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Handy Dictionary of Poetical Quotations   By:

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[Illustration: Henry W. Longfellow.]







It has been the aim of the compiler of this little book to present a Dictionary of Poetical Quotations which will be a ready reference to many of the most familiar stanzas and lines of the chief poets of the English language, with a few selections from Continental writers; and also some less familiar selections from more modern poets, which may in time become classic, or which at least have a contemporary interest. Readers of English literature are aware that the few great poets of our language have struck perhaps every chord of human sentiment capable of illustration in verse, and even these few have borrowed the ideas, and sometimes almost the exact words, of predecessors or contemporaries.

But often old ideas in a new dress are welcome to readers who might not have been attracted by the old forms; and each generation has its peculiar modes of expression if not its new lines of thought. It is hoped that this mingling of the old and the new will not be without interest. To carry out the plan of making this a "handy" dictionary of quotations and, at the same time, as comprehensive as the space permitted, it has been necessary to confine the illustration of the topics selected to brief extracts from each author. Of course, in all books of quotations the great name of Shakespeare fills the largest space; and the compiler of this book, as well as all students of Shakespeare, is under obligation to the painstaking compilers of the concordances to this poet, and especially to Mr. Bartlett's monumental work. To many other compilers of quotations, especially to the Poetical Quotations Anna L. Ward (published by Messrs. T.Y. Crowell & Co.), the author is under obligations; while he has made an independent examination of the more recent poets, as well as many of the older ones. The topics illustrated number 2138, selected from the writings of 255 authors. The indexes, which will be found full and complete, were prepared by Mrs. Grace E. Powers, who has also rendered valuable assistance in preparing the copy for the press and in reading the proofs.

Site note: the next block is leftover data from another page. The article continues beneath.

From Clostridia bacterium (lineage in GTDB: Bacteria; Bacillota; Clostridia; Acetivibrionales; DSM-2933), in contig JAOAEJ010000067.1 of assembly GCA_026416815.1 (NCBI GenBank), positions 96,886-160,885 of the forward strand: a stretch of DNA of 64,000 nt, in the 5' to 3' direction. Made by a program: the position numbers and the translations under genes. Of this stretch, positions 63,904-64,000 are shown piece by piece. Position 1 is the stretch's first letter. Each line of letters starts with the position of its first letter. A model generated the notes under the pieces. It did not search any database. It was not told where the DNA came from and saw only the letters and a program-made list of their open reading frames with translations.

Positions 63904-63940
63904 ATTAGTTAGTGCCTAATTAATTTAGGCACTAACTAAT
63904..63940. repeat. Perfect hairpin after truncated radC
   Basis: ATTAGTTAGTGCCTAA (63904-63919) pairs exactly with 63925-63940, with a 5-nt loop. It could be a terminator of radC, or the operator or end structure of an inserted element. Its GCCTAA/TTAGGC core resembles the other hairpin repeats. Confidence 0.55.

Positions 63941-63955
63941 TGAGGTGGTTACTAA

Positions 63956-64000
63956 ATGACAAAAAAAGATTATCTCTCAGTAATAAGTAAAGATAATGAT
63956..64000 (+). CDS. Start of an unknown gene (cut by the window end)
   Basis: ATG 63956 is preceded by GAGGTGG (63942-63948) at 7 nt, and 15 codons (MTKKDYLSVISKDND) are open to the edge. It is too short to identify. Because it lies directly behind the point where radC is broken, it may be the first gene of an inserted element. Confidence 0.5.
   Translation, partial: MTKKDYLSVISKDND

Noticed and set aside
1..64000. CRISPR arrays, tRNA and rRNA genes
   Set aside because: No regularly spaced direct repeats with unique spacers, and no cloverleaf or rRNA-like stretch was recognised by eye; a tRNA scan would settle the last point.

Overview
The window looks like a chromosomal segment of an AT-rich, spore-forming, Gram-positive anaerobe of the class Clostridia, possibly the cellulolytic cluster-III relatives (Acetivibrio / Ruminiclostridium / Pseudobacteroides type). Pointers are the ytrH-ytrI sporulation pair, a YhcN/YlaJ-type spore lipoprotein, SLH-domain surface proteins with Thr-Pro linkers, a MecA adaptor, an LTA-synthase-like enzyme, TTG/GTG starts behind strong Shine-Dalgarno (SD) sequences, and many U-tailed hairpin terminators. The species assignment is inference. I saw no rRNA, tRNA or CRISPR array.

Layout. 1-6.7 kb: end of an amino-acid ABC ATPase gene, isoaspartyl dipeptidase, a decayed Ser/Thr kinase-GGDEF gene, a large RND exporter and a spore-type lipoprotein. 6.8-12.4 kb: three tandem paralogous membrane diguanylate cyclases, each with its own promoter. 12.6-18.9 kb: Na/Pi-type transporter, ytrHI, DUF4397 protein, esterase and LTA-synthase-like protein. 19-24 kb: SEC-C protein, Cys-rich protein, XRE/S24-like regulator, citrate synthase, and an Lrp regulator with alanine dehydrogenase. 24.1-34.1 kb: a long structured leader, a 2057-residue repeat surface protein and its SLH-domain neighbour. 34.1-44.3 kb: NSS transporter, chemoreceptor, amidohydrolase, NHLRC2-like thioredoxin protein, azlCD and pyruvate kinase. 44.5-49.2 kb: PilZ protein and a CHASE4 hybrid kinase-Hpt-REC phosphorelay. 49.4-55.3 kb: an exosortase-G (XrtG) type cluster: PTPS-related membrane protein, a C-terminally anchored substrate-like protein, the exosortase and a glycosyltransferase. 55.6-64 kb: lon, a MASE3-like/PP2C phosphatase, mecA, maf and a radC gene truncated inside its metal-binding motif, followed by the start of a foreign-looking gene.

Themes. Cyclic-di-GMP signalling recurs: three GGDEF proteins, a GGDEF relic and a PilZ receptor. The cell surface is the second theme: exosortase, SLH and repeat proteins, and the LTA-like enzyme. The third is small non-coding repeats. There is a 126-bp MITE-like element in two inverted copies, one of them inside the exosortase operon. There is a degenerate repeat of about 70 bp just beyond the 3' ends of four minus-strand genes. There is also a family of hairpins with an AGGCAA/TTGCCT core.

DORCHESTER, MASS., July, 1901.




Abash'd the devil stood, And felt how awful goodness is, and saw Virtue in her shape how lovely. 1 MILTON: Par. Lost, Bk. iv., Line 846.


To happy convents bosom'd deep in vines, Where slumber abbots purple as their wines. 2 POPE: Dunciad, Bk. iv., Line 301.


I give this heavy weight from off my head, And this unwieldy sceptre from my hand, The pride of kingly sway from out my heart; With mine own tears I wash away my balm, With mine own hands I give away my crown, With mine own tongue deny my sacred state, With mine own breath release all duteous oaths. 3 SHAKS.: Richard II., Act iv., Sc. 1.


So spake the seraph Abdiel, faithful found; Among the faithless, faithful only he. 4 MILTON: Par. Lost, Bk. v., Line 896.


I profess not talking; only this, Let each man do his best. 5 SHAKS.: 1 Henry IV., Act v., Sc. 2.


What! keep a week away! Seven days and nights? Eight score eight hours? and lovers' absent hours, More tedious than the dial eight score times? O weary reckoning! 6 SHAKS.: Othello, Act iii., Sc. 1.

Though lost to sight, to memory dear Thou ever wilt remain. 7 GEORGE LINLEY: Song, Though Lost to Sight.

Condemn'd whole years in absence to deplore, And image charms he must behold no more. 8 POPE: Eloisa to A., Line 361.

O last love! O first love! My love with the true heart, To think I have come to this your home, And yet we are apart! 9 JEAN INGELOW: Sailing Beyond Seas.

'Tis said that absence conquers love; But oh believe it not! I've tried, alas! its power to prove, But thou art not forgot... Continue reading book >>

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